ABHI Update: Prime Minister Announces NHS Long-Term Funding Plan
The Prime Minister has moved ahead of July’s anniversary to announce increased, long-term funding for the NHS. It would be wrong not to welcome any such commitment, and we have done so. It should be noted however, that an average increase of 3.4% is at the very bottom end of what many commentators estimated was needed simply to carry on as we are, is below the historical growth of 3.7% enjoyed by the service, and is some way below the 4% that most agree would be needed to see demonstrable improvements. It is also slightly front loaded with larger increases in the first two years.
There is also the issue that the settlement does not include any element of either public health or social care, both inextricably linked to the performance of the NHS. For that we will have to wait for next year’s Spending Review and the much delayed Green Paper on Social Care which will lay out the government’s vision for that sector.
Criticism has been levelled from all sides about how the increases will be paid for. The Prime Minister cited a “Brexit dividend,” which will probably not exist, leaving only increased taxation or borrowing as a way to deliver. Both of these are the antithesis of traditional Tory policy. We will all await the autumn Budget with heightened interest.
Along with the funding will come a new 10-year plan, building on the Five Year Forward View of 2014. The PM has said her priorities will be putting the patient at the heart of the service, an engaged workforce, harnessing the power of innovation, focussing on prevention, not just cures and parity between mental and physical health. In her speech at the Royal Free yesterday, the PM cited a number of health technologies, including AI for the diagnosis of cancer, remote monitoring of cardiac patients and glucose monitoring.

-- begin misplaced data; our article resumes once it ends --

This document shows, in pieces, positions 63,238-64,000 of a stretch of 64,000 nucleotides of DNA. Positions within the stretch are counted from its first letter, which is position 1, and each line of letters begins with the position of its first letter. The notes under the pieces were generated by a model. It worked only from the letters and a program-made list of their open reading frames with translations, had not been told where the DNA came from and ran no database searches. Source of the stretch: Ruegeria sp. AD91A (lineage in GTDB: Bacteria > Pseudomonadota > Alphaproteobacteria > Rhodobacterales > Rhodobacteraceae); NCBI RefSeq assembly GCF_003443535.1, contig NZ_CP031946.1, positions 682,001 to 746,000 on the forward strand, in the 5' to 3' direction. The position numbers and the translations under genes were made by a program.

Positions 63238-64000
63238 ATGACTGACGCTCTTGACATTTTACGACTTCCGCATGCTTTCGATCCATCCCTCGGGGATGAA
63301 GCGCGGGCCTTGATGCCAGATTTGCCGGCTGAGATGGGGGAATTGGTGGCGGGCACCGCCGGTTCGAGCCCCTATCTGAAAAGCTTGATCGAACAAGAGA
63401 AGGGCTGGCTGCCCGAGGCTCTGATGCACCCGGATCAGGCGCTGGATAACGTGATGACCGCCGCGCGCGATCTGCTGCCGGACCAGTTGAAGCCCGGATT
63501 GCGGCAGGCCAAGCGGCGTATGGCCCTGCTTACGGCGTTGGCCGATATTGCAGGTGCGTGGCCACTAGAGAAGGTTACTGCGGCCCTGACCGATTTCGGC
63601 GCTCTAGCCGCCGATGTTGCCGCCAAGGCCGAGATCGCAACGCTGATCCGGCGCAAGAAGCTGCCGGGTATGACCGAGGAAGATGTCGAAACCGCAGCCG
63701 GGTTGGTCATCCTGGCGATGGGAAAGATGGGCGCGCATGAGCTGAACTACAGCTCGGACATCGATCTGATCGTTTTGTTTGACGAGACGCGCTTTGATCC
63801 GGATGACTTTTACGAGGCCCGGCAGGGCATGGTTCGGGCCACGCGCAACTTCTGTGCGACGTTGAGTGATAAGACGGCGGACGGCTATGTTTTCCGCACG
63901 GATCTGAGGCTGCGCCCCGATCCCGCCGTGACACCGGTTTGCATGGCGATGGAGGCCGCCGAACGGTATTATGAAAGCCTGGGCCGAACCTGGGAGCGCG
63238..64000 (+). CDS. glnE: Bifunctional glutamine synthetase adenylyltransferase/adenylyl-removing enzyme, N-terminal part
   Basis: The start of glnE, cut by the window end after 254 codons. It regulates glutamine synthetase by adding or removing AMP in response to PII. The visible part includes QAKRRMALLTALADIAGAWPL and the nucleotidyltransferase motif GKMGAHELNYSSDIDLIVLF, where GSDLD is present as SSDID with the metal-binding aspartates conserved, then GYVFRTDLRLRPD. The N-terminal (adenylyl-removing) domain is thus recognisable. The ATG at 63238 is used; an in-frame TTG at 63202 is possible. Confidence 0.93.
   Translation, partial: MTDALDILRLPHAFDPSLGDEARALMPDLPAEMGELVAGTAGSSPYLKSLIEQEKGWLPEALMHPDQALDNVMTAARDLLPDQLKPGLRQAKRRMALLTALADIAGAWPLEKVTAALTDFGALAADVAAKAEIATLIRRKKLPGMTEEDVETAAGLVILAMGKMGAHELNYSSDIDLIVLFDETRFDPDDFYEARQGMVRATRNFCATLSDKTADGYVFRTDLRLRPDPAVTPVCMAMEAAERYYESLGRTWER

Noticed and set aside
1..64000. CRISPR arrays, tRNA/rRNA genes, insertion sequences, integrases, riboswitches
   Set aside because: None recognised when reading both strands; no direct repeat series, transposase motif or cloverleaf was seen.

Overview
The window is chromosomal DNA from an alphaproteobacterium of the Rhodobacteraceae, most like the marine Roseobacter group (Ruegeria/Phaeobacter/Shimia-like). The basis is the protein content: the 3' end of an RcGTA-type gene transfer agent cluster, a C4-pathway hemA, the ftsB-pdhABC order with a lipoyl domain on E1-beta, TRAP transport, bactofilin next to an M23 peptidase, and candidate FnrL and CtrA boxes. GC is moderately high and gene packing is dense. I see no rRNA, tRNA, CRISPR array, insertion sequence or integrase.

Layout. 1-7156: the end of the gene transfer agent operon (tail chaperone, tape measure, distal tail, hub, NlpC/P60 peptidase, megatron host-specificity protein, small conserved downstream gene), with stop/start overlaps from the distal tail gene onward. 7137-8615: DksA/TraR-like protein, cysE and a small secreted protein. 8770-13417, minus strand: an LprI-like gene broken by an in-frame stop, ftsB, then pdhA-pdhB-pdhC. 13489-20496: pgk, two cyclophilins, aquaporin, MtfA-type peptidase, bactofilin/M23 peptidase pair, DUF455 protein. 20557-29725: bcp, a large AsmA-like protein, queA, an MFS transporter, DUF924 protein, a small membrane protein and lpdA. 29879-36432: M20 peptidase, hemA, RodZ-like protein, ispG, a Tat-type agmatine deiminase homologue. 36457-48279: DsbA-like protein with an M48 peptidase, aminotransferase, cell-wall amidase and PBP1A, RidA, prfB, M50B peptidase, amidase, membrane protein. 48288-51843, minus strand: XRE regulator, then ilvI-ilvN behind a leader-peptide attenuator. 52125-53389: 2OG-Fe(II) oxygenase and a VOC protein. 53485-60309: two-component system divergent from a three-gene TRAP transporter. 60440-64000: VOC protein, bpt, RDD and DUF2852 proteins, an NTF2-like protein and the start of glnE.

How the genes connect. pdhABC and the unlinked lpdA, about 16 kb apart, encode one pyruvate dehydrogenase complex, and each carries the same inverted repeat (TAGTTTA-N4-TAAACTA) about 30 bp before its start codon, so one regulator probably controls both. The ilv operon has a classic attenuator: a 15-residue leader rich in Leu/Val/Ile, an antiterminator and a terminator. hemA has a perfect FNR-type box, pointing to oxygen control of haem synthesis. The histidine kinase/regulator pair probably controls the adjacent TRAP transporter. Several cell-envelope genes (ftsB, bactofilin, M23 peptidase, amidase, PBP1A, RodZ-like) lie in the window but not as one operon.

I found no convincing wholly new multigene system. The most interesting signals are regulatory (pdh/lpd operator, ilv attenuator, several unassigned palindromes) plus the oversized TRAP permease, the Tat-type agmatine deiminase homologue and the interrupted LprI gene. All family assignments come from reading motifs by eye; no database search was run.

The main operational priorities will remain urgent and emergency care, maternity and mental health, which along with cancer, is top of the PM’s personal wish list. In short, we have a non-elective problem, and, unchecked, current levels of demand will require us to have twice the hospital capacity in ten years than we have today.
Simon Stevens has been asked to produce the plan by the autumn, which may pose challenges for the original intent. Whilst, building on the Five Year Forward View, NHS England could probably write a ten-year plan tomorrow, indeed they probably already have, obtaining full and meaningful consultation with the public, as promised by the PM in March, cannot be achieved in this timeframe. There was also no mention of the “NHS Assembly” which was expected to deliver the plan.
Of particular interest was the fact that the PM explicitly said that legislation would be changed if it got in the way of the integration required. Most commentators, including your author, had presumed that no legislative time would be available for the foreseeable future. It would be wonderfully ironic, would it not, if the end of the experiment in market based reforms for the NHS was heralded by a Conservative administration?
As I postulated last time, Members will see some easing of the pressures on the acute sector, although this is likely to manifest itself in an increase in elective activity rather than any loss of focus on costs. Elimination of variation in all things, including acquisition costs, will be a key theme of the coming months and years.
Whilst welcome, the increases are far from the riches seen from 2000, and 3.4% may not be enough to even keep pace with the demographic pressure on the service. The absolute focus, and the opportunity for Members, will be around delivering care in new settings and preventing delayed transfers of care. The story of how technologies can deliver against these, is the one most likely to fall on receptive ears. It also looks ever more likely that the woes in social care will need to be tackled by capability and capacity provided by the acute sector, if beds are, indeed, to be unblocked.
Personally, I am a little surprised that the announcement has come now rather than on the NHS’s birthday in two weeks’ time. It may betray the complex and unstable political environment the PM finds herself in. The prospect of defeat on amendments on Bills in the Commons in coming days and weeks looms large, and there is the small matter of next week’s European Council. All this could quite conceivably and very easily derail the ambition laid out over the last couple of days. The future is very much uncertain and, as I pointed out last time, a government can make as many commitments as long into the future as it likes, but it can only control things in the current Parliament. This spending settlement runs through until 2024, but there will be a General Election in 2022 at the very latest. A new government will bring new priorities and new commitments and, who knows, maybe that magical 4%!
We will continue to keep our Members appraised.